My bottom line is that tit-for-tat or you did so it's okay for me to do it, is not an acceptable justification. It may be our real-world reality, but that doesn't make it right. Both parties took a stand in 2016 and they should hold to those claims in 2020. Which for me means the Democrats should win this round—they should not fight a nominee Senate vote, and the Republicans should wait until after the election to hold one.

    This political BS, by both parties, must stop. Somebody, somewhere, must show a little integrity. I think that in this instance the Republicans are more wrong than the Democrats. Regardless of all those 'we must do it, it's our Constitutional duty' and 'they tried to do it first' and 'historical precedent' rationalizations we are hearing from the Republicans.

    The Republicans can show a bit of that integrity by at least waiting until after the election and still get their nominee vote in the Lame Duck period.

    GA

    1. Valeant profile image87
      Valeantposted 10 months agoin reply to this

      Agreed, but they won't.  We all know that there's little integrity left in Congress, on either side.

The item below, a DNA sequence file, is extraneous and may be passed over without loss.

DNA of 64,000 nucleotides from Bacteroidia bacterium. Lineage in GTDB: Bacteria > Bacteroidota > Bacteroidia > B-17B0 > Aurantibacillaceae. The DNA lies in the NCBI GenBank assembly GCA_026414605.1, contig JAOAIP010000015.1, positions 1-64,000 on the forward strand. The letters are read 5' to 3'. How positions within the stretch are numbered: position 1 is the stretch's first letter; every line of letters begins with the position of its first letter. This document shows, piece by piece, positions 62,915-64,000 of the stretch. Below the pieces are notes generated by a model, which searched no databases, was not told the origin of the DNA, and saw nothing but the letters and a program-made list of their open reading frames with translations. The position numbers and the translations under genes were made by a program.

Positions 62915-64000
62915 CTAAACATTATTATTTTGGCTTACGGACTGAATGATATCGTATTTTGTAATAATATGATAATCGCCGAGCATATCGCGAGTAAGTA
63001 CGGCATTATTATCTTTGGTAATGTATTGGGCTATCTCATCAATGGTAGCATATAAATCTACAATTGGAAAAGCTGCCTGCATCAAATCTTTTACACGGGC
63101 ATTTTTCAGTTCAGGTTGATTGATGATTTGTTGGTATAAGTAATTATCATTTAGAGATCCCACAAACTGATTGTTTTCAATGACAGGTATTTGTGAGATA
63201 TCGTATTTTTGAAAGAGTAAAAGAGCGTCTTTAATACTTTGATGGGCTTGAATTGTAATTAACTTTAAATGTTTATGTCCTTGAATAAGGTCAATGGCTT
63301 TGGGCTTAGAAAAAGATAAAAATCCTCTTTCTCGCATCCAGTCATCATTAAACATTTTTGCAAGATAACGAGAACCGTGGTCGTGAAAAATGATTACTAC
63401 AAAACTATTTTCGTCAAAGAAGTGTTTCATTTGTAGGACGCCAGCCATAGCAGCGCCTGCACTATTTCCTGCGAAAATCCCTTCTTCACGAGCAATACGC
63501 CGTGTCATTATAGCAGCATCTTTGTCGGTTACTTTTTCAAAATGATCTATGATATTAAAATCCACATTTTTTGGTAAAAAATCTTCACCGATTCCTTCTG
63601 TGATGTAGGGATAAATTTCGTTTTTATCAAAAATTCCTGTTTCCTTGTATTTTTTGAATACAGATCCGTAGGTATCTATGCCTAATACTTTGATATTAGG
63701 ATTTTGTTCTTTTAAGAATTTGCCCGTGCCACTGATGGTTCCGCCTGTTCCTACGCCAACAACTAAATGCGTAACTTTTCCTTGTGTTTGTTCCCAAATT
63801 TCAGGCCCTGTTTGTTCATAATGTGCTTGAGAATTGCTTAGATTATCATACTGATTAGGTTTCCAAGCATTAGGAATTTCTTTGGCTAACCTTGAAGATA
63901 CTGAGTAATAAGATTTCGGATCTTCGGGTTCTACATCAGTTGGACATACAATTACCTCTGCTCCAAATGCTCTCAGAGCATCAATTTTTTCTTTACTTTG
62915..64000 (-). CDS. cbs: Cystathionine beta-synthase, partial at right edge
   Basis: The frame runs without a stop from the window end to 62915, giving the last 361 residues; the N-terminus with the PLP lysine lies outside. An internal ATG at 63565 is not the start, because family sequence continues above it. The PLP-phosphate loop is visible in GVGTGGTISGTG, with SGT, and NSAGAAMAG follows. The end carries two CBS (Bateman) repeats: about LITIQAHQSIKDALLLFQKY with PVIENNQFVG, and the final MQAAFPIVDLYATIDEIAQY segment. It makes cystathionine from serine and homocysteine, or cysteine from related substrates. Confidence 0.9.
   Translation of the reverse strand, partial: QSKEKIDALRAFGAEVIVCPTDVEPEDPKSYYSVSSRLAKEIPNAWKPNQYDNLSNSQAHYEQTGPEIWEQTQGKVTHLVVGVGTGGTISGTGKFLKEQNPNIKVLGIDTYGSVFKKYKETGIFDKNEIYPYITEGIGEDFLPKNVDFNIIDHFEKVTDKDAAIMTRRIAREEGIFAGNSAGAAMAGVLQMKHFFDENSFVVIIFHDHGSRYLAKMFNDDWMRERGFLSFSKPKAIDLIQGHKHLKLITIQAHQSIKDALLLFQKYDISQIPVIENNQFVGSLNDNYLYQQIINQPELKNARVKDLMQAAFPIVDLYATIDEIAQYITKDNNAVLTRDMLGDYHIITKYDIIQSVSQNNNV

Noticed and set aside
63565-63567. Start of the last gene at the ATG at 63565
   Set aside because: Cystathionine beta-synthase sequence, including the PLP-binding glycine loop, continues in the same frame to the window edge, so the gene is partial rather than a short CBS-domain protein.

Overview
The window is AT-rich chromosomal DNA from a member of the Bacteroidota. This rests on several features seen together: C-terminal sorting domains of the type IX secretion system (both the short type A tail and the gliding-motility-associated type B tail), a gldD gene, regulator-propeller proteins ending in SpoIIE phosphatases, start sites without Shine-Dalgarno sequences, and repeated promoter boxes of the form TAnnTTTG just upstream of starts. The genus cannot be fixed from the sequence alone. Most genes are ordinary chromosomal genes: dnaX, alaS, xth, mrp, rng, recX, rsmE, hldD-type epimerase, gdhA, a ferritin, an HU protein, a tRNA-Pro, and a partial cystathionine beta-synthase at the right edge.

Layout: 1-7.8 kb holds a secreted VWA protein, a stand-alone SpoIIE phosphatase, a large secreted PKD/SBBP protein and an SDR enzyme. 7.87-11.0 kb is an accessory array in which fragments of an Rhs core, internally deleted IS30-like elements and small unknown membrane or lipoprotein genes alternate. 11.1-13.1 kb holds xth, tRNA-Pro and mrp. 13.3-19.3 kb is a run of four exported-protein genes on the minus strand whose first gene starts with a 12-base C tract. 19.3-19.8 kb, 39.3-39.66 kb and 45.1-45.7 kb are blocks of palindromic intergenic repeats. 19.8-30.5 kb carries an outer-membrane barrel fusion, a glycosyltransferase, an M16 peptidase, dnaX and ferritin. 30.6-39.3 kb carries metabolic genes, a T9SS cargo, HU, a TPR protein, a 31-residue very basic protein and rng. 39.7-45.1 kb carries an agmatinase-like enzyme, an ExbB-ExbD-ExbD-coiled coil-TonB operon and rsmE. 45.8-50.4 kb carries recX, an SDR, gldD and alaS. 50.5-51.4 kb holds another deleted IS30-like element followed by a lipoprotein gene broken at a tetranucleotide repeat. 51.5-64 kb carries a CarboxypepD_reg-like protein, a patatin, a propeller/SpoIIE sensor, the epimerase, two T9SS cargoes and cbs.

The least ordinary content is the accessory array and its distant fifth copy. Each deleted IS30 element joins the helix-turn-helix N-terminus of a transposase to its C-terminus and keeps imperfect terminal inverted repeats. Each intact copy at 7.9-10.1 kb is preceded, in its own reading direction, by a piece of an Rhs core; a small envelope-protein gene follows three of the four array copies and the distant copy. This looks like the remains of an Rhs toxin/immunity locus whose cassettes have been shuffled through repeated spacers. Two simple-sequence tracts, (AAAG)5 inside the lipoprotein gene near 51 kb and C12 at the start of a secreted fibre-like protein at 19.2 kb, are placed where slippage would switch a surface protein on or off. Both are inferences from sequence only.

2. Credence2 profile image82
      Credence2posted 10 months agoin reply to this

      If you want a Congress that operates under rules of decorum rather than mud fights, everybody must play by the same rules.

      If Republicans attempt to fill that vacancy prior to election, I would support the Democrats making the all appropriate adjustments assuming they win the Senate majority and the White House. The GOP will only have itself to blame.

      Republican and integrity are a contradiction in terms.

      1. GA Anderson profile image90
        GA Andersonposted 10 months agoin reply to this

        Are you saying Democrats and integrity are synonyms? If I open the dictionary to "integrity" will I see a picture of Schumer or Pelosi?

        GA

        1. Credence2 profile image82
          Credence2posted 10 months agoin reply to this

          Check your thesaurus....

          1. GA Anderson profile image90
            GA Andersonposted 10 months agoin reply to this

            Okay, I did check the thesaurus. Synonyms for integrity are:

            honesty
            principle
            probity
            purity
            rectitude
            sincerity
            virtue
            candor
            forthrightness